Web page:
Whether you are a new painter or a seasoned vet, there comes a time when you encounter a problem for the first time. Thankfully, there’s not much the experts at Accudraft haven’t heard. We’ve compiled a list of some uncommon paint booth questions to help provide answers to some tricky situations. Let’s get into it!
Condensation can cause additional moisture in the air, slowing down drying times. If solvent layers do not properly dry, a paint job can have an irregular finish or the paint could lift entirely. Two of the most common reasons condensation occurs is by overrunning the AC within a shop or the AMU burners need replacing. If your shop is constantly experiencing condensation, try upgrading to a dual skin booth, as the double walled construction significantly helps to prevent moisture from building up inside the cabin walls.
Yes! While most painters know the importance of protecting the walls of a booth, many forget about the floors. Floor protection has become quite a big conversation topic within finishing, and rightfully so. For many years, it was most popular to spray a coating on the floors to protect them against overspray and dirt. However, coatings are time-consuming to apply and take several frequent reapplications to work effectively. For these reasons, shops have turned to alternate methods of floor protection.
Today, rugs or mats are actually becoming the most popular protection solution. Rugs are easy and relatively inexpensive to clean or replace as frequently as needed. A quick power wash or vacuum and they could look as good as new! There are also a few commonly used mat options as well, such as New Pig’s Pig Mat or 3M’s Dirt Trap. The Pig Mat tends to be more reliable, as they have a longer lifespan than the Dirt Trap, which relies on a tacky material to capture overspray and needs to be replaced every 1-2 weeks.
Fun fact: We’ve even seen some shops utilize a Roomba to keep their cabin floor clean!
Short answer, no. Longer answer, (legally) you should. All coatings should be sprayed in a well ventilated area that filters out the contaminated air. According to the EPA for Rule 40- CFR Part 63; Subpart HHHHHH: “Apply spray coatings in a booth, prep station or mobile enclosure; all with exhaust filters that capture at least 98 percent of the paint overspray. The only exception is if you are spraying 3oz or less and its in the same sized cup. There are disposable cup options out there with options to fit this rule.” Just remember, open air priming is never a safe or smart idea!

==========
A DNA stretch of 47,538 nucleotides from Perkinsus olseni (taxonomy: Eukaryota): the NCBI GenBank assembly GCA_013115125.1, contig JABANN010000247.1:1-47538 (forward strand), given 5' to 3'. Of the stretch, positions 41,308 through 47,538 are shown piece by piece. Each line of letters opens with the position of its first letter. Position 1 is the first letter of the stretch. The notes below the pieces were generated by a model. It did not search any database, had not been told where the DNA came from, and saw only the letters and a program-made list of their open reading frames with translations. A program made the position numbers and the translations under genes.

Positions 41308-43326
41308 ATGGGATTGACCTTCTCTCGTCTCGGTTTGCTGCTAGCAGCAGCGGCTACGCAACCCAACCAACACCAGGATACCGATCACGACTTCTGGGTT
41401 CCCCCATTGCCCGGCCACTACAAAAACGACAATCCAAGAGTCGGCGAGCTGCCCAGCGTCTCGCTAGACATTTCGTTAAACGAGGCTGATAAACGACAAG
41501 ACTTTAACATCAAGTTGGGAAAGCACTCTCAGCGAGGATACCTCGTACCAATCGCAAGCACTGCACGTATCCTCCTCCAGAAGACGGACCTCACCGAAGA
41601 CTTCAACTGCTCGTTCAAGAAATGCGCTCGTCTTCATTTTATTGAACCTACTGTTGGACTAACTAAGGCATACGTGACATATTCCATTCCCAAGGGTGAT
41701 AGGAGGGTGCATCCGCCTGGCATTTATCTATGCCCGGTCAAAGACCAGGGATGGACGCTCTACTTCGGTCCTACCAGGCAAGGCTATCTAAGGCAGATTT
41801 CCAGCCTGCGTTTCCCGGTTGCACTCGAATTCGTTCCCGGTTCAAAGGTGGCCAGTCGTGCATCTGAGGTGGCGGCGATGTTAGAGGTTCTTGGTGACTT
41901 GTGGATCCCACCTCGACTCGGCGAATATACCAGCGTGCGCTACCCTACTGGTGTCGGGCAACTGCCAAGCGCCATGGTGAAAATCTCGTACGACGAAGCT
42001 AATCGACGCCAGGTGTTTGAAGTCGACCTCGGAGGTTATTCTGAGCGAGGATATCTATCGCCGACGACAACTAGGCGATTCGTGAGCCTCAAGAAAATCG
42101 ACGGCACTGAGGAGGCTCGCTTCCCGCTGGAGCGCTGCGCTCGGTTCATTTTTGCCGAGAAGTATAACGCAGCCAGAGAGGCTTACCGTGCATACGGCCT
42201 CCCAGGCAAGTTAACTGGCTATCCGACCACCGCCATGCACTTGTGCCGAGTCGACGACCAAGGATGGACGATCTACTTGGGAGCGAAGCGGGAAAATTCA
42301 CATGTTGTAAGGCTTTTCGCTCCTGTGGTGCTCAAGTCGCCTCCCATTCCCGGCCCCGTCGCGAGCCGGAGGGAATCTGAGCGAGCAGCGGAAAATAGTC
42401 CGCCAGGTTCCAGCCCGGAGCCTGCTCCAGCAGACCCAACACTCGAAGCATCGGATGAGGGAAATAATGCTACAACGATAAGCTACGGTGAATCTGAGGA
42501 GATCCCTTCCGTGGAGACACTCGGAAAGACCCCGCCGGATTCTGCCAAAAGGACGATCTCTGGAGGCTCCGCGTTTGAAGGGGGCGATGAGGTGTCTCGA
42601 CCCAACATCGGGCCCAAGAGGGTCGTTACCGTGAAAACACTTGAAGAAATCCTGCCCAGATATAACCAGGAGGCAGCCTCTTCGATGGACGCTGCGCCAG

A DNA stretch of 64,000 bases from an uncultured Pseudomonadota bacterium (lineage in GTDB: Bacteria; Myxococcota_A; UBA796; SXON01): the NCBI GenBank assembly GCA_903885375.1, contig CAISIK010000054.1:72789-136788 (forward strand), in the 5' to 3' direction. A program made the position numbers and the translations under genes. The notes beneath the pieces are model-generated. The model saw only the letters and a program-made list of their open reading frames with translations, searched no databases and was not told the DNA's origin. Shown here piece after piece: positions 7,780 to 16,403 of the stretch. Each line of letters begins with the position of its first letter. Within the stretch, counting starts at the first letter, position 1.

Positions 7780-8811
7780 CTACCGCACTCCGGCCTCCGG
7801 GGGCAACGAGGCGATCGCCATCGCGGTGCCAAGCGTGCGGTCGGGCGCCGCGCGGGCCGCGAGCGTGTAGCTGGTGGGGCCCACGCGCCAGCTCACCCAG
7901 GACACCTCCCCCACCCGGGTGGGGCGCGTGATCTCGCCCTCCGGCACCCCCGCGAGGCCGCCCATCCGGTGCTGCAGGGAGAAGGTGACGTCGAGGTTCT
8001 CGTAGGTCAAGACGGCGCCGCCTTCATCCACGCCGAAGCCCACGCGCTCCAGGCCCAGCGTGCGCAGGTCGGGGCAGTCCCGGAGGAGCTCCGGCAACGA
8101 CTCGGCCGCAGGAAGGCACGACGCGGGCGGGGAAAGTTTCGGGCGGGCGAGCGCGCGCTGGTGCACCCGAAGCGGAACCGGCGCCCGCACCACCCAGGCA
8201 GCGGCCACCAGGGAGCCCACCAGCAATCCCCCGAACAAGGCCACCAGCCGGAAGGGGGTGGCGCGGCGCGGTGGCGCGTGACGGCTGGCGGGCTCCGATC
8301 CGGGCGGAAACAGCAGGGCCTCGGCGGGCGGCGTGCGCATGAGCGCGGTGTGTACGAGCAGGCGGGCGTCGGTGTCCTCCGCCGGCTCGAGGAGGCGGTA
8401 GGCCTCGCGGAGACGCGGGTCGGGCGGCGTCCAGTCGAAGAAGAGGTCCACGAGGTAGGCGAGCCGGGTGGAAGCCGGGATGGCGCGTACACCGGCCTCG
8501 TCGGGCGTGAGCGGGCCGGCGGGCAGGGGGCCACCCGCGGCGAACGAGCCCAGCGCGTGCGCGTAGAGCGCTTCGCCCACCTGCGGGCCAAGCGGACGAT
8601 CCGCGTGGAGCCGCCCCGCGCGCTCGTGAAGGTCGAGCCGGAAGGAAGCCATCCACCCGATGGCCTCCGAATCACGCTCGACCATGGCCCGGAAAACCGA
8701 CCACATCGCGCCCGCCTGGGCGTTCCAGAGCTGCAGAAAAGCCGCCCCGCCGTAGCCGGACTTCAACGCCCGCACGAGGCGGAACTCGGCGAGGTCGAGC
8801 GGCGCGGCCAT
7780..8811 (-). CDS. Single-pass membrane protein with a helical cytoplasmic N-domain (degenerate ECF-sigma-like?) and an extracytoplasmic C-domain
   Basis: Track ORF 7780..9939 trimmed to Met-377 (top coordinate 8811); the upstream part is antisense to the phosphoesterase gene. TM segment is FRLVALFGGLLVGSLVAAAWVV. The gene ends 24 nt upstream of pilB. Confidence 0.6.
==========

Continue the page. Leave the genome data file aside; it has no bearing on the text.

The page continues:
Absolutely! Just not in the same paint booth that you paint in. Keeping these operations in separate areas help ensure a quality refinish job without fighting debris. Similar to the above, you want to avoid cross contamination between sanding and painting. While many shops choose to use paint booths as a sanding and buffing station because of the excellent lighting, it’s not ideal to share that same space for painting. Just like for priming, as long as there is a dedicated space for sanding that has filtration, it can be done in a paint booth or prep station.
Temperature and climate control can be quite the struggle for shops that experience intense weather, meaning very hot summers or extremely cold winters. The time of the year certainly affects finishing jobs, and each season comes with its own unique challenges. In the summer, the warm weather brings out bugs, pollen, and other airborne particulars that could make their way into the shop’s air or through a paint booth’s intake. The heat could also cause paint to dry much quicker than intended, causing the layers between the solvent coatings to prematurely catalyze and blemish the finish.
While the cold air doesn’t necessarily bring in more airborne particles, it does typically drag in dirt, debris, and mud from the outside into the shop. If any of these substances make their way into the paint booth without being properly cleaned, they could kick up into the air once the booth turns on and stick to any wet coatings during a paint job. The cold weather also causes an increase in static shock, which attracts airborne particles, causes paint defects, and makes it difficult to color match.
If we didn’t answer your question in this article, do not hesitate to contact us directly via our online contact form. We at Accudraft are happy to help our customers solve even the toughest of problems. Many times, we can even offer solutions to painters who do not work out of an Accudraft booth.